8.) No animals were injured in the filming of this scene. Mrs. Dashwood, having taken a liking to the young Lucy Steele practically strokes Lucy’s ego with compliments and assurances of her superiority while begins while Lucy, in turn, strokes Fanny’s pet dog in her lap. At no point during their conversation does Lucy let go of the dog, but when Fanny flies into a rage over Lucy’s reveal about her engagement to Edward, the dog has vanished as quickly as Fanny’s esteem for Lucy.
7.) The Pampered baby. In this scene where Charlotte Palmer declares for all to hear about what a wonderful father her husband is, Mr. Palmer is clearly of a different mind, holding the baby half an arm’s length away. This view gives us a peek at the blue edge of a disposable diaper tucked away underneath the period clothes of the infant.
6.) – Fiddler out of time. Leading the wedding procession out of the church is an accomplished fiddler, seen below. One little detail that eluded the historical experts was that the violin chinrest was not invented until the 1820s, around a decade too late to be accurately seen in this film.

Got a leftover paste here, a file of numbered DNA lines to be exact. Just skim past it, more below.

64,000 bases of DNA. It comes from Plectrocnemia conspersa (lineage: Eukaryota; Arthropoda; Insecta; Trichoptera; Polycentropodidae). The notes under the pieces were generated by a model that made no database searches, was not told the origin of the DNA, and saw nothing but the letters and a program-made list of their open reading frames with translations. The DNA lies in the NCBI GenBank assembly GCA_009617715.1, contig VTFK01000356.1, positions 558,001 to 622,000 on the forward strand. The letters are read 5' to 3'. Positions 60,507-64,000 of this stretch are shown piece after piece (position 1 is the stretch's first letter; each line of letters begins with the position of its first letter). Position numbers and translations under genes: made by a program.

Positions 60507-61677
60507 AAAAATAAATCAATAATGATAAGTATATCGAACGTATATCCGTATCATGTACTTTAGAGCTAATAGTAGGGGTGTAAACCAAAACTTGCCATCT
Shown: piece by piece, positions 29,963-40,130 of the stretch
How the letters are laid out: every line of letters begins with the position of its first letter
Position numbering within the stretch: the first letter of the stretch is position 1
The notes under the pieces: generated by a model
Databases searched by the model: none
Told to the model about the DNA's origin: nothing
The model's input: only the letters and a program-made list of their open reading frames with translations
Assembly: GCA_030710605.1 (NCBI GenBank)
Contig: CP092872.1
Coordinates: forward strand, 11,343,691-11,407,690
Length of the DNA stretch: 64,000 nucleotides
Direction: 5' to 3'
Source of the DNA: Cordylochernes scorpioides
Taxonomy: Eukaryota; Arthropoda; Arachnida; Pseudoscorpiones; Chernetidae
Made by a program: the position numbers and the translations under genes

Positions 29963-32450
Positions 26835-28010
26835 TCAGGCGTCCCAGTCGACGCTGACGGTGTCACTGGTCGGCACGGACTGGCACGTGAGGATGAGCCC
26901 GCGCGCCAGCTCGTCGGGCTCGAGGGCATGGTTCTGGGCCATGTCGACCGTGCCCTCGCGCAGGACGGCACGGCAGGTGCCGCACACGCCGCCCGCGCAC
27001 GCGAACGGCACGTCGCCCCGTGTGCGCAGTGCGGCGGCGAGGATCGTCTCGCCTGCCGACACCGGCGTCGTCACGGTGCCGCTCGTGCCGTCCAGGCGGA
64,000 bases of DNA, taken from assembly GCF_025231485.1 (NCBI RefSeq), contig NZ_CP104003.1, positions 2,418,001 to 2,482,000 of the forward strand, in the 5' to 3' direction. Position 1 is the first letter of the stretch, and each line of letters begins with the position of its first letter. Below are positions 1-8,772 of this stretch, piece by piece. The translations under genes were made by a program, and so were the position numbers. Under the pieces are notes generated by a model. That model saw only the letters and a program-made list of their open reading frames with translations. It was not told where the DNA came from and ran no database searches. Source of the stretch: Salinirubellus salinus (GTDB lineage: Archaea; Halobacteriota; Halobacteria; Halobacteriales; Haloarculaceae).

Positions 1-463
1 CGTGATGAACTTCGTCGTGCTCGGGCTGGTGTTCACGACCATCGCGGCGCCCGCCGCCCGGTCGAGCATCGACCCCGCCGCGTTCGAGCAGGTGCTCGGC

5.) I shall ask Mamma if I may stay behind from Church. Colonel Brandon’s picnic at Delaford is set for “Thursday next.” After his hasty disappearance the day of the picnic, the next scene shows the Dashwoods sitting on the lawn in front of Barton Cottage eating a picnic with Willoughby who opens with, “Frailty, thy name is Brandon.” Due to the context the scene is presented in, it is implied that Brandon’s picnic is the fare for the meal, simply eaten back at the cottage on the same day…in the same clothes. This setup makes for a disorienting timeline when Marianne walks Willoughby to the gate, and he begs for a private audience the next day. Marianne, certain he is going to propose, decides to ditch church, meaning it was suddenly Saturday when we thought it was still Thursday.
4.) What are you hiding behind your back? After Edward and Elinor have coaxed Margaret out from under the table with their feigned ignorance about the Nile, we see Margaret with some sort of hardware attached to her back, probably the transmitter for a microphone hidden in the fluff of black ribbons at her neck.